Athabasca Chipewyan First Nation is calling on the federal government following a third-party investigation into the recent Kearl Lake incident.
The report stated the AER followed procedures and responded properly however, ACFN disagrees.
“The AER is not a serious, or internationally respected environmental regulator. It is captured by industry and overseen by a political class that doesn’t care about the consequences to northern and Indigenous residents of Alberta and the Northwest Territories,” said Alan Adam, Chief of the Athabasca Chipewyan First Nation.
“I can assure you that the government would be acting in a very different way had this incident occurred on the Bow River west of Calgary.”
ACFN is calling upon the federal government to step in and investigate the tailings ponds.
The ACFN is asking the federal government to conduct a full geotechnical audit of tailing facilities in the oil sands as they do not believe the incident to be the only one.
“We do not believe that the Kearl leak was an isolated incident, and we do not believe the AER would inform the public if another incident occurred,” says the ACFN in a press release.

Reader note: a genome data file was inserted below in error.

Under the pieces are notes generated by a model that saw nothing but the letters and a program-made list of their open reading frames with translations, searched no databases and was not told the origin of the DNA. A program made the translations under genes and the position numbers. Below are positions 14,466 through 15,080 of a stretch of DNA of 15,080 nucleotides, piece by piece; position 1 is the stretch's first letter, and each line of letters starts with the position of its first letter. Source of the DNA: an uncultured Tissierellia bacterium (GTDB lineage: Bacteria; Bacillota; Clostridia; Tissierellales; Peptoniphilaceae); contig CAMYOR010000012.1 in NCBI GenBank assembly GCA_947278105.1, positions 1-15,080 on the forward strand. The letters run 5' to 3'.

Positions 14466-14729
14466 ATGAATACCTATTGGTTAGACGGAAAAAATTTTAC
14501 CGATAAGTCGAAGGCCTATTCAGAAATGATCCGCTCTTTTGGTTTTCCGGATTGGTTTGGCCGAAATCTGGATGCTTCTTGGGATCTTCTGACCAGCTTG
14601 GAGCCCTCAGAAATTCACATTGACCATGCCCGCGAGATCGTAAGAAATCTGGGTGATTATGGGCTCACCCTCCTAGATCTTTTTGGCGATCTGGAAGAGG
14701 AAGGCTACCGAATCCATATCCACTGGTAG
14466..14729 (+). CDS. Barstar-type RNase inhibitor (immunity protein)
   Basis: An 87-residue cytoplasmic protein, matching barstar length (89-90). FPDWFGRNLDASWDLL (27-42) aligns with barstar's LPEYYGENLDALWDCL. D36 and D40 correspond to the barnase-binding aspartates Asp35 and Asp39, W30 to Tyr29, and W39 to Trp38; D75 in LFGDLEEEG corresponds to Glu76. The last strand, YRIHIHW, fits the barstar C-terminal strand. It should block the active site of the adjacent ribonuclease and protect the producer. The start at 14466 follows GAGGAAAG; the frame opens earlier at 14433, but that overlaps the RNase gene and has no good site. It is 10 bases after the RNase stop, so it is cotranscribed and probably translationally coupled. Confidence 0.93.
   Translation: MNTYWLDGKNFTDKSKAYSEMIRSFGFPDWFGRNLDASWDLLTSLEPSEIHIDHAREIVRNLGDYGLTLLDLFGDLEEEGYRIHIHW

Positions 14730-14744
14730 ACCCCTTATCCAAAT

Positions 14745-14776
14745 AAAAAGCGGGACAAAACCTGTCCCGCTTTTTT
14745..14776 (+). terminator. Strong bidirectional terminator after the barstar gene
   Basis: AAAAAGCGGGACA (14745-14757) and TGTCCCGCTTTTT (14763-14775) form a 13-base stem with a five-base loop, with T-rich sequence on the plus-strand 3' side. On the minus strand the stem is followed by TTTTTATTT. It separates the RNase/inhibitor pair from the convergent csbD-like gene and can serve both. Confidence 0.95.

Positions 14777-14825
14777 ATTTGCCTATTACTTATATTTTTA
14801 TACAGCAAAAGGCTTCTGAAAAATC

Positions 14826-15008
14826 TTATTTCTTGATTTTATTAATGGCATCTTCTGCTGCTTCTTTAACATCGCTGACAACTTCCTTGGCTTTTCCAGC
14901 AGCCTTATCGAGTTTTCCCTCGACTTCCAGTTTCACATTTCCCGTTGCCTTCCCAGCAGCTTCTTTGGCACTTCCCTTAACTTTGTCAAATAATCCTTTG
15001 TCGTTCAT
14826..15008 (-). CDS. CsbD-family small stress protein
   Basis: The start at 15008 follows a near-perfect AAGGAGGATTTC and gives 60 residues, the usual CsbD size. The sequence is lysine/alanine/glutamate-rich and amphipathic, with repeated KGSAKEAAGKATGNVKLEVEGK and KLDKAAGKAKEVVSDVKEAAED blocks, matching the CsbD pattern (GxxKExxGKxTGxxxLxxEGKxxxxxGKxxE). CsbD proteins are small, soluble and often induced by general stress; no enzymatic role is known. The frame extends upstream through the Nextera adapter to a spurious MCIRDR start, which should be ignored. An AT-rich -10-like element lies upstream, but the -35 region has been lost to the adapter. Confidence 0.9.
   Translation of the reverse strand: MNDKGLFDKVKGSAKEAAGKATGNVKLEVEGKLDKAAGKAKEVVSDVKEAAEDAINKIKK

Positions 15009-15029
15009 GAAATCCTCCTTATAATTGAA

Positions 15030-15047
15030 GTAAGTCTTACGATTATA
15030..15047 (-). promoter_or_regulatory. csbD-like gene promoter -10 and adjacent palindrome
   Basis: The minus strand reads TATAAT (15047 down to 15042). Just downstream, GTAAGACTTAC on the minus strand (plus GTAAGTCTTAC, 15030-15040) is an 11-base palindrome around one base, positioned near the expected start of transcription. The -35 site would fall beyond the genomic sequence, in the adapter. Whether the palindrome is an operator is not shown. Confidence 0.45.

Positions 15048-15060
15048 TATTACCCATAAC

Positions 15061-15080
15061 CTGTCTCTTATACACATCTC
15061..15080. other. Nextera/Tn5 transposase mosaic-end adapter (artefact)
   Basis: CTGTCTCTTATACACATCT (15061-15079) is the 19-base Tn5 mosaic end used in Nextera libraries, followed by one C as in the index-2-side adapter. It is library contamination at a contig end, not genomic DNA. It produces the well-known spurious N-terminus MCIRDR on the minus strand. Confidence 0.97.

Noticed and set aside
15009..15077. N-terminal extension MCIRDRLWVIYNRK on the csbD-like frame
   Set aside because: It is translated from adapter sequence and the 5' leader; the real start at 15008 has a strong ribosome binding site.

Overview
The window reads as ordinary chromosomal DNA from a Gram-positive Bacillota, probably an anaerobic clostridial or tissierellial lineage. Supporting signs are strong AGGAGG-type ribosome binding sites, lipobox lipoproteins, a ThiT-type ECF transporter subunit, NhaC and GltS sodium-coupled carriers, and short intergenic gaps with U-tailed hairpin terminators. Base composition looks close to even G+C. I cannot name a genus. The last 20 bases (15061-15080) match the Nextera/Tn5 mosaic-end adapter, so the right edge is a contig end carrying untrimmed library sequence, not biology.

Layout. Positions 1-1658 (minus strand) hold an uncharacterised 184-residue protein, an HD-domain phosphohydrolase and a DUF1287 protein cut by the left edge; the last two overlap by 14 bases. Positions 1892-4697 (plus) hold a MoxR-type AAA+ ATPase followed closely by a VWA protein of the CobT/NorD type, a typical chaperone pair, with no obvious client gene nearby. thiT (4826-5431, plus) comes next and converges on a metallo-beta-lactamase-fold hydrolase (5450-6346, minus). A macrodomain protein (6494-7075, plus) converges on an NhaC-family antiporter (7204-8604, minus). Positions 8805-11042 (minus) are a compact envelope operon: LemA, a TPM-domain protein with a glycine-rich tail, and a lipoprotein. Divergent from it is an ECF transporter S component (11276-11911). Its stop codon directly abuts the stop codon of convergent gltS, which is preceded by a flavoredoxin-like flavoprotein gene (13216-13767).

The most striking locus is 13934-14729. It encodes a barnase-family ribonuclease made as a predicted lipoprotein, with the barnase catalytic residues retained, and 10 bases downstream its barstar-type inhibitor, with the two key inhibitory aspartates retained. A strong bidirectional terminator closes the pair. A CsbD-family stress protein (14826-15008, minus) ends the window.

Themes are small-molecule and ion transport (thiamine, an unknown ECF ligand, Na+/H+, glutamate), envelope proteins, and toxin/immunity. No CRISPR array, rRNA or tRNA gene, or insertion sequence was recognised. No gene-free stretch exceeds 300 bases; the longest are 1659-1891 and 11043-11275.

ACFN would also like the federal government to do a health study on the residents of the Peace-Athabasca Delta to investigate long-term health impacts.
In a statement, ACFN is also calling on the government to “respond to the larger tailings and reclamation crisis that is unfolding in our region by empowering a federally-mandated co-management body with effective oversight and enforcement powers to create an additional layer of accountability to remedy the failings of the industry, the AER and the Government of Alberta to responsibly manage oilsands tailings.”
ACFN says it welcomes the discussions with Canada but it is unclear when those may take place.